It is also unrealistic, in many circumstances, to expect that those who want to use my photos ask me for permission. Recently rapper Travis Scott used one of my photos. While it would be awesome for him to call me up and say “Hey Dan, this photo you took is fire, can I use it on my Instagram?”, that’s just not going to happen. Also, I probably would have since no, since I don’t really like the photo I took of him, as it was shot from the sound board in low lighting and reshared by Travis in a much poorer quality. But before he posted it, he was likely hanging out on the tour bus, Googled “Travis Scott Chicago”, then stumbled upon my website and picked out his favorite photo I took of him at the United Center when he was opening for The Weeknd. People and artists alike post so many pictures on Instagram, many of which are not theirs, so should we expect them to track down the owner for something so small like a blog post or an IG photo? No, hell no.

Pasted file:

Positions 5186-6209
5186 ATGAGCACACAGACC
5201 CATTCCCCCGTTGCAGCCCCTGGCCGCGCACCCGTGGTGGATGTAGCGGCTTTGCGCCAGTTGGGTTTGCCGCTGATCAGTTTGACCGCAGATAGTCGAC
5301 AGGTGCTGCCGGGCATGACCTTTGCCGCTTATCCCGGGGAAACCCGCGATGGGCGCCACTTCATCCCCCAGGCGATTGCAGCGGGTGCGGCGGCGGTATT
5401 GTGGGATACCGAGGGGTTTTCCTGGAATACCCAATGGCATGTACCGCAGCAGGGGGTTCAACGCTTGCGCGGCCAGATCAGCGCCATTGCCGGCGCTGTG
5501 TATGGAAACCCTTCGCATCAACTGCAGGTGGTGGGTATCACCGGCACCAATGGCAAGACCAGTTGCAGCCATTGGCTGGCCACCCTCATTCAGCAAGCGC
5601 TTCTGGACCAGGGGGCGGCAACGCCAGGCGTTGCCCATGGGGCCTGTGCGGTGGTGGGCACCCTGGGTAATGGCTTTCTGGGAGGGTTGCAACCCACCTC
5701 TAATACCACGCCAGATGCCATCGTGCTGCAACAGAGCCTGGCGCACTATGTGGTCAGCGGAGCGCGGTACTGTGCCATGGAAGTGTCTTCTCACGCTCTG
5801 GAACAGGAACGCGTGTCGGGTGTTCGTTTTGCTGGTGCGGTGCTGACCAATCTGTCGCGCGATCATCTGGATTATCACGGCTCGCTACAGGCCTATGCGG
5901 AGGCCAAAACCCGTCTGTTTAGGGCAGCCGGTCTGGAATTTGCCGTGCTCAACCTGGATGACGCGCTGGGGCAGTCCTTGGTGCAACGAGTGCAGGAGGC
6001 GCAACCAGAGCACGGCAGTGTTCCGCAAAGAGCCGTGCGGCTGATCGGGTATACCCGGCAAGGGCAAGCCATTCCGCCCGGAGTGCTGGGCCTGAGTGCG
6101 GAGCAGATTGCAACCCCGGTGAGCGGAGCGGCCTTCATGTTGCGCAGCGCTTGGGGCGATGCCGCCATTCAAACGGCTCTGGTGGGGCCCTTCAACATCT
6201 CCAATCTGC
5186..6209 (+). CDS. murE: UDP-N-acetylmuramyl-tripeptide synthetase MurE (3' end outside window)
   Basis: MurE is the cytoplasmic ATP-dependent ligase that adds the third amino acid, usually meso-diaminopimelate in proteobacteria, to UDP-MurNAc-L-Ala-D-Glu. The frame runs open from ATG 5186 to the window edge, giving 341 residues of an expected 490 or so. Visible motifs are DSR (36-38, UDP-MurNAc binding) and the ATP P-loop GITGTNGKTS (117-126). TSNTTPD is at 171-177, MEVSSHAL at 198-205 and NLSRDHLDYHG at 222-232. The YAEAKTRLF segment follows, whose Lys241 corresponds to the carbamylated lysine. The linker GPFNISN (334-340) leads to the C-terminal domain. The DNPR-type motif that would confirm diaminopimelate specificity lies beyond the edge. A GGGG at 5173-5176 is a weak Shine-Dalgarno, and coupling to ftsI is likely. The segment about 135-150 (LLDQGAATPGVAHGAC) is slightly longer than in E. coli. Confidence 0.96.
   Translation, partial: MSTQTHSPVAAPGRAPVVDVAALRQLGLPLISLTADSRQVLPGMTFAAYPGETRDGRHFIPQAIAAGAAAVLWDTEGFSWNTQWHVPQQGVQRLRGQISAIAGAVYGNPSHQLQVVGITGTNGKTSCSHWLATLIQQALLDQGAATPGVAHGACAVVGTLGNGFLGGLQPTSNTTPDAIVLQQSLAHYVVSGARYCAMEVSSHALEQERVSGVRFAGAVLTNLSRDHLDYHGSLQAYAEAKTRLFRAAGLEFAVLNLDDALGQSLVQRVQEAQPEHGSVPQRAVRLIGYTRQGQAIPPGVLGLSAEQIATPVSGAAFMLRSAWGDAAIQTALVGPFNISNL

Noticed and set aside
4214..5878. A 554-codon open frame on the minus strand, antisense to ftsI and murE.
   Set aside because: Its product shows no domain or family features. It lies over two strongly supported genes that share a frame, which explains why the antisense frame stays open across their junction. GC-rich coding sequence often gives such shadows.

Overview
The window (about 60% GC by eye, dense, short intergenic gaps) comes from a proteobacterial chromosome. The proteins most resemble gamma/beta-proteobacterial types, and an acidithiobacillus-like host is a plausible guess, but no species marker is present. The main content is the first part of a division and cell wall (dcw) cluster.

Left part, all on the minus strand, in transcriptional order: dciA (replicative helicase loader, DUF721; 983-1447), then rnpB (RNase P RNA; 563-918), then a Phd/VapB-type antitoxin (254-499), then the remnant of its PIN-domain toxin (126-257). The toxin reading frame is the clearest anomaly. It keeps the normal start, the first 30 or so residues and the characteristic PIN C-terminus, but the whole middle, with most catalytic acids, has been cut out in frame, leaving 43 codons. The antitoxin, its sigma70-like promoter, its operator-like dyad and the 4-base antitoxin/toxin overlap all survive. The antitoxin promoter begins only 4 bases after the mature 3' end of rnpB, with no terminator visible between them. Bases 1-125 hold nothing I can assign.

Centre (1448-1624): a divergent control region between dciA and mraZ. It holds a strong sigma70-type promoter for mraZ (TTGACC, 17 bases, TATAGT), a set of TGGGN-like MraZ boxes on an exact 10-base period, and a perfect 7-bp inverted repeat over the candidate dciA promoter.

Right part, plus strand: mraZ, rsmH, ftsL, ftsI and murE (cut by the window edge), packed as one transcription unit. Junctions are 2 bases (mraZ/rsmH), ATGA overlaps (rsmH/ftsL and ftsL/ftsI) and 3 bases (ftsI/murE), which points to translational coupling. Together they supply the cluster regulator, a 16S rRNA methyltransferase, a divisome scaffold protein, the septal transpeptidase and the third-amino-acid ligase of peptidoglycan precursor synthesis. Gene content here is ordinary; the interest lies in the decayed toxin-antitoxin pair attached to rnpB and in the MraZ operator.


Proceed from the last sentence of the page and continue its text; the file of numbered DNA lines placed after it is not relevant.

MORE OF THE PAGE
Photo by Dan Garcia/The Early Registration

Photo by Dan Garcia/The Early Registration

Crediting can also be a problem at times. If it isn’t obvious who took a photo, then how much work is someone reasonably expected to do to find the true owner/photographer so that they can properly credit someone? My photos get used without credit on Tumblr all the time, and by the time someone uses my photo it may have been shared around multiple times before I see it used without credits. It just takes one of those persons to not credit me, for my name to get lost in the system. A lot of photographers will certainly disagree with all the above, as there are many that believe you should always get permission, always provide compensation, and always credit. I get that, but it’s just not my opinion.

However, there is one thing that I will always take issue with. If you are contacted by a photographer whose photo you used (whether on social media or your inbox), and they want you to credit them, especially after you used their photo without permission and compensation… Do it, just give them the proper credit, apologize even, and move on.